Identifying factors whose fluctuations are associated with choice inconsistency is a major issue for rational decision theory. Here, we investigated the neuro-computational mechanisms through which mood fluctuations may bias human choice behavior. Intracerebral EEG data were collected in a large group of subjects (n = 30), while they were performing interleaved quiz and choice tasks that were designed to examine how a series of unrelated feedbacks affects decisions between safe and risky options. Neural baseline activity preceding choice onset was confronted first to mood level, estimated by a computational model integrating the feedbacks received in the quiz task, and then to the weighting of option attributes, in a computational model predicting risk attitude in the choice task. Results showed that 1) elevated broadband gamma activity (BGA) in the ventromedial prefrontal cortex (vmPFC) and dorsal anterior insula (daIns) was respectively signaling periods of high and low mood, 2) increased vmPFC and daIns BGA respectively promoted and tempered risk taking by overweighting gain versus loss prospects. Thus, incidental feedbacks induce brain states that correspond to different moods and bias the evaluation of risky options. More generally, these findings might explain why people experiencing positive (or negative) outcome in some part of their life tend to expect success (or failure) in any other.
Due to ethical restrictions on data sharing, we are unable to share raw data for this manuscript to preserve participant anonymity. However, anonymized iEEG data in BIDS format can be made available upon request to the corresponding author (JB) and source data files with anonymized regression estimates are available for download.The custom codes used to (i) extract the different frequency envelopes, and in particular the broadband gamma activity (BGA), from the raw intracranial data, (ii) perform the regression analyses at recording site level, and (iii) compute the second level statistics (across all recording sites of a ROI) are available at: https://gitlab.com/romane-cecchi/publications-code/2022-ieeg-mood-and-risky-choice (Cecchi, 2022; copy archived at https://archive.softwareheritage.org/swh:1:dir:ec43d71a97bf2e3c56b38688eaea2dfde19ad573).
- Julien Bastin
- Julien Bastin
- Philippe Kahane
- Julien Bastin
- Jiri Hammer
The funders had no role in study design, data collection and interpretation, or the decision to submit the work for publication.
Human subjects: All patients gave written, informed consent before their inclusion in the present study, which received approval from the local ethics committees (CPP 09-CHUG-12, study 0907; CPP18-001b / 2017-A03248-45; IRB00003888; CER No. 47-0913).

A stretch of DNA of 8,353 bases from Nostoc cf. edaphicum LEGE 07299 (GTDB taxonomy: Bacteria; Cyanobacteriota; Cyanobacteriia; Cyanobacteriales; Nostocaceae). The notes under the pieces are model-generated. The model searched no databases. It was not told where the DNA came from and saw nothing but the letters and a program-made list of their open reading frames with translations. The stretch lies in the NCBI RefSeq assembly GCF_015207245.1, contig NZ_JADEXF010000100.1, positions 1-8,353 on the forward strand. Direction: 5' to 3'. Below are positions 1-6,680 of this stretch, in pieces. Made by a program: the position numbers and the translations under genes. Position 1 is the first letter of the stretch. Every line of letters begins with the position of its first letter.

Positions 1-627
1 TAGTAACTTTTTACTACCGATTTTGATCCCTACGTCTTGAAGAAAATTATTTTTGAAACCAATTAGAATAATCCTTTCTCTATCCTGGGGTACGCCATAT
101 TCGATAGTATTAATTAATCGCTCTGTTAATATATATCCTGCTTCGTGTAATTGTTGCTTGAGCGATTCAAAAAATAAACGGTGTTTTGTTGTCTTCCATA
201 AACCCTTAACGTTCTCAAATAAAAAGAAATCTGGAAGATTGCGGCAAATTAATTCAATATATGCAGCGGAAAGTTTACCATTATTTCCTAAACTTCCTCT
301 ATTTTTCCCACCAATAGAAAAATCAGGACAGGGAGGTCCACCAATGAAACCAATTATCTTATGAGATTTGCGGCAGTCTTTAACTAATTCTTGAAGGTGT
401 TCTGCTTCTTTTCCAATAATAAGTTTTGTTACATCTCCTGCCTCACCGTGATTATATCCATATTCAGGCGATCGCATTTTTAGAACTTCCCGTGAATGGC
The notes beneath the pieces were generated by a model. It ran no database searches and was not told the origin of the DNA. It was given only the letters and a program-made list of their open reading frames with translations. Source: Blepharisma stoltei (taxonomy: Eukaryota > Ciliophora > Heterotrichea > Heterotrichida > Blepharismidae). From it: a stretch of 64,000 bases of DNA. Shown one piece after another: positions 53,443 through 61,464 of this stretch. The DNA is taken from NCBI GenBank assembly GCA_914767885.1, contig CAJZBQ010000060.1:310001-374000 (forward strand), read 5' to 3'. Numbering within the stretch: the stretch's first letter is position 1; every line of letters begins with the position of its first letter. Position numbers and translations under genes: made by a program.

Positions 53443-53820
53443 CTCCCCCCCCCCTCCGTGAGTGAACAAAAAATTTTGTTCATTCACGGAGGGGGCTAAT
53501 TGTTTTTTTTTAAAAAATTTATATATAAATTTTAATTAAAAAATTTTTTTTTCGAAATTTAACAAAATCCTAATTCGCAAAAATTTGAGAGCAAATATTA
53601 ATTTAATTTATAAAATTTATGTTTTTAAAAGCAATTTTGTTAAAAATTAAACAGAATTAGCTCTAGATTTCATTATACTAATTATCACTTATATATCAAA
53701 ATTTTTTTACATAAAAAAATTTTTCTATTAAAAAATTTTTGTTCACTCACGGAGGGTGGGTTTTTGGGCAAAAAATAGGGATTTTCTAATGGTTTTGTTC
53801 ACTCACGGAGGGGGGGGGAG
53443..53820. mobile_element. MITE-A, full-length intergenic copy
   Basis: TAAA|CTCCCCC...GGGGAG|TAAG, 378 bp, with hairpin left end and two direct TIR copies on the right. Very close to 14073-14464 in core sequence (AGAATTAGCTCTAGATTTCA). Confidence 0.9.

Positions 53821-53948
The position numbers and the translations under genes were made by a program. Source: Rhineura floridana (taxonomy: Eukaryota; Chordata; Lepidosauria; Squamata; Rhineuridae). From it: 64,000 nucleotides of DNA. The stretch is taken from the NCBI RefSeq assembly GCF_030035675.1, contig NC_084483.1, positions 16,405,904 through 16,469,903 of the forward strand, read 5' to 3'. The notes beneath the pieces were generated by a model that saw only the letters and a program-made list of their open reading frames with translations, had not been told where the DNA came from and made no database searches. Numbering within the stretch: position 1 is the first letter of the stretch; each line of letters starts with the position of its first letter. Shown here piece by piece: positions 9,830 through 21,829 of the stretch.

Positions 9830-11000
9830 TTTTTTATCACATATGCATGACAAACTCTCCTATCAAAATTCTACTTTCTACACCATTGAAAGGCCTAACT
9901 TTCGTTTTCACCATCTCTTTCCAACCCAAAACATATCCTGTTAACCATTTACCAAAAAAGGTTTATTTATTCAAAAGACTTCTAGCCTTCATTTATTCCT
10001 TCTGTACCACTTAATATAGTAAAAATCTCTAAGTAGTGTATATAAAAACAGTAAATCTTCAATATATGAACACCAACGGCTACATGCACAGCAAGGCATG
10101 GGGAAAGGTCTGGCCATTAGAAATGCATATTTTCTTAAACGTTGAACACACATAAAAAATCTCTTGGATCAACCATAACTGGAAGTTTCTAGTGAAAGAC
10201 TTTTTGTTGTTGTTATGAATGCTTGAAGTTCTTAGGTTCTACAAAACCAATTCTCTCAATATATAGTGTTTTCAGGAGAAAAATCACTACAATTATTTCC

- Thorsten Kahnt, National Institute on Drug Abuse Intramural Research Program, United States
© 2022, Cecchi et al.
This article is distributed under the terms of the Creative Commons Attribution License permitting unrestricted use and redistribution provided that the original author and source are credited.
The microbial community composition in the human gut has a profound effect on human health. This observation has lead to extensive use of microbiome therapies, including over-the-counter 'probiotic' treatments intended to alter the composition of the microbiome. Despite so much promise and commercial interest, the factors that contribute to the success or failure of microbiome-targeted treatments remain unclear. We investigate the biotic interactions that lead to successful engraftment of a novel bacterial strain introduced to the microbiome as in probiotic treatments. We use pairwise genome-scale metabolic modeling with a generalized resource allocation constraint to build a network of interactions between taxa that appear in an experimental engraftment study. We create induced sub-graphs using the taxa present in individual samples and assess the likelihood of invader engraftment based on network structure. To do so, we use a generalized Lotka-Volterra model, which we show has strong ability to predict if a particular invader or probiotic will successfully engraft into an individual's microbiome. Furthermore, we show that the mechanistic nature of the model is useful for revealing which microbe-microbe interactions potentially drive engraftment.
Angiogenesis is a morphogenic process resulting in the formation of new blood vessels from pre-existing ones, usually in hypoxic micro-environments. The initial steps of angiogenesis depend on robust differentiation of oligopotent endothelial cells into the Tip and Stalk phenotypic cell fates, controlled by NOTCH-dependent cell–cell communication. The dynamics of spatial patterning of this cell fate specification are only partially understood. Here, by combining a controlled experimental angiogenesis model with mathematical and computational analyses, we find that the regular spatial Tip–Stalk cell patterning can undergo an order–disorder transition at a relatively high input level of a pro-angiogenic factor VEGF. The resulting differentiation is robust but temporally unstable for most cells, with only a subset of presumptive Tip cells leading sprout extensions. We further find that sprouts form in a manner maximizing their mutual distance, consistent with a Turing-like model that may depend on local enrichment and depletion of fibronectin. Together, our data suggest that NOTCH signaling mediates a robust way of cell differentiation enabling but not instructing subsequent steps in angiogenic morphogenesis, which may require additional cues and self-organization mechanisms. This analysis can assist in further understanding of cell plasticity underlying angiogenesis and other complex morphogenic processes.